12 Angry Men has had a long history of production and revision, from short teleplay to major Broadway productions. Reginald Rose first found inspiration for 12 Angry Men when he served on a jury in a manslaughter case, over which the jurors fought...
Reginald Rose is most famous as a television writer, acclaimed for his teleplays in the "Golden Age" of television. Born and raised in New York City, he lived there until he enlisted during World War II, returning to pursue a career in writing.
Among other awards, Rose won three Emmys in his lifetime and was nominated for a total of six. Rose is most well-known for writing teleplays. However, he also found success writing for the stage, as well as for regular television programming.
Rose notably wrote teleplays for CBS's Studio One. Plays include 'The Bus to Nowhere,' '12:32 a.m.,' 'An Almanac of Liberty,' 'Crime in the Streets,' and 'Twelve Angry Men,' Rose's most known teleplay. 'Twelve Angry Men' continued to have a remarkable life as a landmark film, greatly expanded upon from the original teleplay, and a successful stage play.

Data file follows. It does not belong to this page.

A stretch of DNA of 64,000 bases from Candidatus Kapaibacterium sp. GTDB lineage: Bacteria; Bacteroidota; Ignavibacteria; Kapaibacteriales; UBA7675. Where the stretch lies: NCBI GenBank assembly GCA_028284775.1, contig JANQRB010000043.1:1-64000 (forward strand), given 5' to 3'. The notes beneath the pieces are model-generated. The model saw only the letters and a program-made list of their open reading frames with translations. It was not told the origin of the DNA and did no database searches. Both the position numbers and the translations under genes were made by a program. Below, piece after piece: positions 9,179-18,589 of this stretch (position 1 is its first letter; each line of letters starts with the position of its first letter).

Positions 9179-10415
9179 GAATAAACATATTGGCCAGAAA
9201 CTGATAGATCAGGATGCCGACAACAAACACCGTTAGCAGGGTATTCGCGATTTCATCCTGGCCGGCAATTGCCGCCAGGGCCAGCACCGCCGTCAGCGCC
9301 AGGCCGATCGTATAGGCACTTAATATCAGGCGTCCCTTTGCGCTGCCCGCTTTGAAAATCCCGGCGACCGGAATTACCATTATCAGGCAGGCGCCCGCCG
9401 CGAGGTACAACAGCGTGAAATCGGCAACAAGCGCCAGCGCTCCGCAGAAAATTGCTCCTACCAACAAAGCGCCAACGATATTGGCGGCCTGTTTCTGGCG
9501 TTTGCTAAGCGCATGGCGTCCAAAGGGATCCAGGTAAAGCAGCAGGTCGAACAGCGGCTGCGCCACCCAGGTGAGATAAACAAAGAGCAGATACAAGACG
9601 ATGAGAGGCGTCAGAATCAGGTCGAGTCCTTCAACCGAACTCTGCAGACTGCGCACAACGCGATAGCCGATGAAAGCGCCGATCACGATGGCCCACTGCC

Rose's plays are known for their direct handling of social problems and the political arena, uncharacteristic of a medium usually preoccupied with private, interpersonal relationships. Rose's work was unapologetic, confronting these issues directly.
While dealing with social issues, Rose was known as a master craftsman for television, as displayed by his incredible mastery of naturalism in this "slice of life" medium. Twelve Angry Men's success as a movie marked a major contribution of Rose and television for film, influencing the future of American cinematography.